In times like this, we savor every opportunity we can find to cherish our favorite music. It’s not lost on fans how important it is to support the artists we love who have lost their ability to make a living on the road. If you’re a fan of Underoath (or heavy music, in general), you can still grab tickets to the next two performances at UnderoathObservatory.com. And don’t forget to snag a vinyl copy of one of the three albums.

by Kiel Hauck

kiel_hauckKiel Hauck is the editor in chief at It’s All Dead. Over the past decade, he has been a contributor for multiple pop culture outlets and was previously an editor at PopMatters. Kiel currently resides in Indianapolis, IN with his wife, daughter, and their imaginary pet, Hand Dog. You can follow him on Twitter.

Reflecting On: Underoath – Lost in the Sound of Separation

Underoath’s sixth studio album, Lost in the Sound of Separation, released on Tuesday, September 2, 2008. I purchased a copy of the album on my birthday, three days prior, thanks to a very cool FYE employee who retrieved a deluxe version of the record from the store’s back room, quietly informing me not to tell anyone as he handed me the CD. I proceeded to listen to the album non-stop for well over a week, soaking in every detail I could.

You can buy or stream Lost in the Sound of Separation on Apple Music.

I share this story because it was one of the last times I would be so excited about an album – so eager and impatient that I would boldly ask a retail employee to let me buy the album before it went on sale. So enthralled with a band that I would schedule my days to ensure time was carved out for quiet, uninterrupted listening sessions.

By the release of Lost in the Sound of Separation, Underoath was still on top of the heavy music world, with 2006’s Define the Great Line landing at No. 2 on the Billboard 200 and launching the band to a new level of stardom. Not only did that album set the stage for the next decade of post-hardcore, it showcased a band that was unafraid to take risks.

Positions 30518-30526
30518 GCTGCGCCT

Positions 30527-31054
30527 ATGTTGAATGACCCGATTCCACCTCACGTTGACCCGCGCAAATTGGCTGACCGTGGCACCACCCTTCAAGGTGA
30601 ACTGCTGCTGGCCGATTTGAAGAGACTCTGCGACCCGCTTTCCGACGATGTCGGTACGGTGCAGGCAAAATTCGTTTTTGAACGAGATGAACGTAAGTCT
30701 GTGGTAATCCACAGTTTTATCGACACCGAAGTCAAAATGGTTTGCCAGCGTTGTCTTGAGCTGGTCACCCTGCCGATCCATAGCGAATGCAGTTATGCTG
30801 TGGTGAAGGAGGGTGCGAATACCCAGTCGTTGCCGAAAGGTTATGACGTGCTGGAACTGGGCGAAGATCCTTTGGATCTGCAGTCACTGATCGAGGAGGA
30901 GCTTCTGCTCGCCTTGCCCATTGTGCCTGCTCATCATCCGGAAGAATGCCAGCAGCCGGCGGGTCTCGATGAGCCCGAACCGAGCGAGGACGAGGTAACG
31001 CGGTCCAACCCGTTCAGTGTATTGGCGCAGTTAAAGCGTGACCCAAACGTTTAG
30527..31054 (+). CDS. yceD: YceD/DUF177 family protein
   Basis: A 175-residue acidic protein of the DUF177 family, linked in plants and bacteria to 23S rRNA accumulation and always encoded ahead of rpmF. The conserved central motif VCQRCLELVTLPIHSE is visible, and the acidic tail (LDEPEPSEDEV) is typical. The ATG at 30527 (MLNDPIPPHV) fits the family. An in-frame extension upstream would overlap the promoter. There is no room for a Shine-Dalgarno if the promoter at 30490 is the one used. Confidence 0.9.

Sharing the same production team (Adam Dutkiewicz and Matt Goldman) as Define, Lost in the Sound of Separation feels like a brilliant second chapter – one in which the story’s authors had fully honed the very craft that made their art so acclaimed in the first place. It is at once violently chaotic and oddly serene.

If They’re Only Chasing Safety holds the title of Underoath’s most accessible work and Define the Great Line as their most critically acclaimed, Lost in the Sound of Separation may very well be the best work ever released by one of the genre’s most revered bands. Call it their In Utero – a thematically and sonically dense, under-appreciated album that now flies mostly under the radar for lack commercial appeal.

Also, much like that Nirvana classic, Separation was created to be raw and real. The band utilized space and setting when recording the album in hopes of making something that could be translated to a live setting without tricks. Passages that required vocal layering employed all members of the band. Long hallways and nooks and crannies were used to add natural effect and echo. Guitar tracks were laid down without cutting out natural flaws in performance.

At a time when heavy music had begun fully embracing the kind of clean, pure production that made albums like They’re Only Chasing Safety such a smash, Underoath bucked in the opposite direction. Despite its aforementioned similarities to Define the Great Line, deep listens reveal the idiosyncrasies that set it apart.